Elevated rates of substance use (alcohol, tobacco, cannabis) have been reported in people at clinical high risk (CHR) of developing psychosis and there is some evidence that substance use may be higher in those who convert to a psychosis compared to non-converters. However little is known about the predictive value of substance use on risk of conversion to psychosis in those at CHR of psychosis. In the current study, 170 people at CHR of psychosis were assessed at baseline on severity of alcohol, tobacco and cannabis using the Alcohol and Drug Use Scale. Participants were recruited across three sites over a four year period as part of the Enhancing the Prospective Prediction of Psychosis (PREDICT) study. Predictors of conversion to psychosis were examined using Cox proportional hazards models. Results revealed that low use of alcohol, but neither cannabis use nor tobacco use at baseline, contributed to the prediction of psychosis in the CHR sample. Prediction algorithms incorporating combinations of additional baseline variables known to be associated with psychotic conversion may result in increased predictive power compared with substance use alone.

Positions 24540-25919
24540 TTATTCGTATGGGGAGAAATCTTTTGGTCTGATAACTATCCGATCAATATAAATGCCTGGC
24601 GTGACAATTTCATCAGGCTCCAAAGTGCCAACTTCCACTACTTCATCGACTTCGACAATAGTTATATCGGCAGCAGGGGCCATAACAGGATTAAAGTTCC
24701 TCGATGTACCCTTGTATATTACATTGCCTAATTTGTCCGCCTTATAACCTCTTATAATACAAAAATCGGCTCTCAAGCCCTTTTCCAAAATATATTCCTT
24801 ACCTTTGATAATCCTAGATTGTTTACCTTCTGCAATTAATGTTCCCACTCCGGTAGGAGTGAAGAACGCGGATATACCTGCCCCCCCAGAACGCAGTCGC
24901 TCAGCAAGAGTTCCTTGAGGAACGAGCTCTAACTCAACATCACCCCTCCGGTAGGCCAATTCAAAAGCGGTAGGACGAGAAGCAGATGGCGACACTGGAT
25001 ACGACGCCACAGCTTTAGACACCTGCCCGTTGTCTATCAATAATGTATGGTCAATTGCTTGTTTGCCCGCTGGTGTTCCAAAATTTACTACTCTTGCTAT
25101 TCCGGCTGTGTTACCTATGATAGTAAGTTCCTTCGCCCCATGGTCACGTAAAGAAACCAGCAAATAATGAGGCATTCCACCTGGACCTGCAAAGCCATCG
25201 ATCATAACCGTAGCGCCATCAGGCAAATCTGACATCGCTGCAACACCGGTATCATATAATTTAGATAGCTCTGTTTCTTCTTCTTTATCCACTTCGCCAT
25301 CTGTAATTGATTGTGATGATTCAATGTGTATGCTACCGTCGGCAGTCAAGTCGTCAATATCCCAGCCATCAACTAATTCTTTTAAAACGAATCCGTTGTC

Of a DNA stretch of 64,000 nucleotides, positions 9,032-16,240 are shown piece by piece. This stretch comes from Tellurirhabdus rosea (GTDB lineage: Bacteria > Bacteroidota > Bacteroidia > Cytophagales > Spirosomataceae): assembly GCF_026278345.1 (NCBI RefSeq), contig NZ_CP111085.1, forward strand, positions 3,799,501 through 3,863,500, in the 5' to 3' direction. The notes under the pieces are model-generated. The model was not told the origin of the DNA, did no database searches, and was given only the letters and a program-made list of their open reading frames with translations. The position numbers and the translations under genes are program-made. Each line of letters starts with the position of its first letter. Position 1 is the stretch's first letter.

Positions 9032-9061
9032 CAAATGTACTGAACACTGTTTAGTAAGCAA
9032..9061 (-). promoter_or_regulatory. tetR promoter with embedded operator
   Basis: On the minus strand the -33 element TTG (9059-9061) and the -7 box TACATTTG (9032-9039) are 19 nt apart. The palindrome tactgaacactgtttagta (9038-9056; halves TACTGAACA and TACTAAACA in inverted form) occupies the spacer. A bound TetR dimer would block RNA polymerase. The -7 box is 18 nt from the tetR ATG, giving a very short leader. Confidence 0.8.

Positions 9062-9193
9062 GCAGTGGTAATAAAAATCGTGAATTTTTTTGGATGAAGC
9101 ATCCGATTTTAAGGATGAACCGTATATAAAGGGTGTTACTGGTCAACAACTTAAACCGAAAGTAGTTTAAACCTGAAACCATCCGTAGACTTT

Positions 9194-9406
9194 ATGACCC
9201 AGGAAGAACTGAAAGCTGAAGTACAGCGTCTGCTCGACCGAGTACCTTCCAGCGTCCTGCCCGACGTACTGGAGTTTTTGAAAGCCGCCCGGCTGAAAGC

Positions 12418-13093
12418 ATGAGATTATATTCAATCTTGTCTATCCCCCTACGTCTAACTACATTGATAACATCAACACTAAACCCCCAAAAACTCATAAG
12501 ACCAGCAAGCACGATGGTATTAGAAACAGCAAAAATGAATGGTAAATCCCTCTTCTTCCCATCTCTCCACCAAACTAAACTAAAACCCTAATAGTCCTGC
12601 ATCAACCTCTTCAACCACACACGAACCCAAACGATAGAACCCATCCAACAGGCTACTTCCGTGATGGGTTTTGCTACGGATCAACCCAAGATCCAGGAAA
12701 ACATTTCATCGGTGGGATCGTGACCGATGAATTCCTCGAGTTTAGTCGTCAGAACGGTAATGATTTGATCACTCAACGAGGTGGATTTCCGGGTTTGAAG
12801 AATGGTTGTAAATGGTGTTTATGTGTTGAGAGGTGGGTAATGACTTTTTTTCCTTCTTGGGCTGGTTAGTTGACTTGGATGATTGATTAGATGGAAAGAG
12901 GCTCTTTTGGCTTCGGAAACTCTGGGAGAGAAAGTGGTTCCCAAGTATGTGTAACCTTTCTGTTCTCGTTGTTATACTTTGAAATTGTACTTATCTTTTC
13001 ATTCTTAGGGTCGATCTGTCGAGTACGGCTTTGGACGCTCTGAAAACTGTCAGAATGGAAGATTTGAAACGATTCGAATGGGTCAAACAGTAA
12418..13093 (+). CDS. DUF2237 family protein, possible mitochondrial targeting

Keywords: Alcohol; Cannabis; Prodrome; Psychosis; Substance use; Tobacco.
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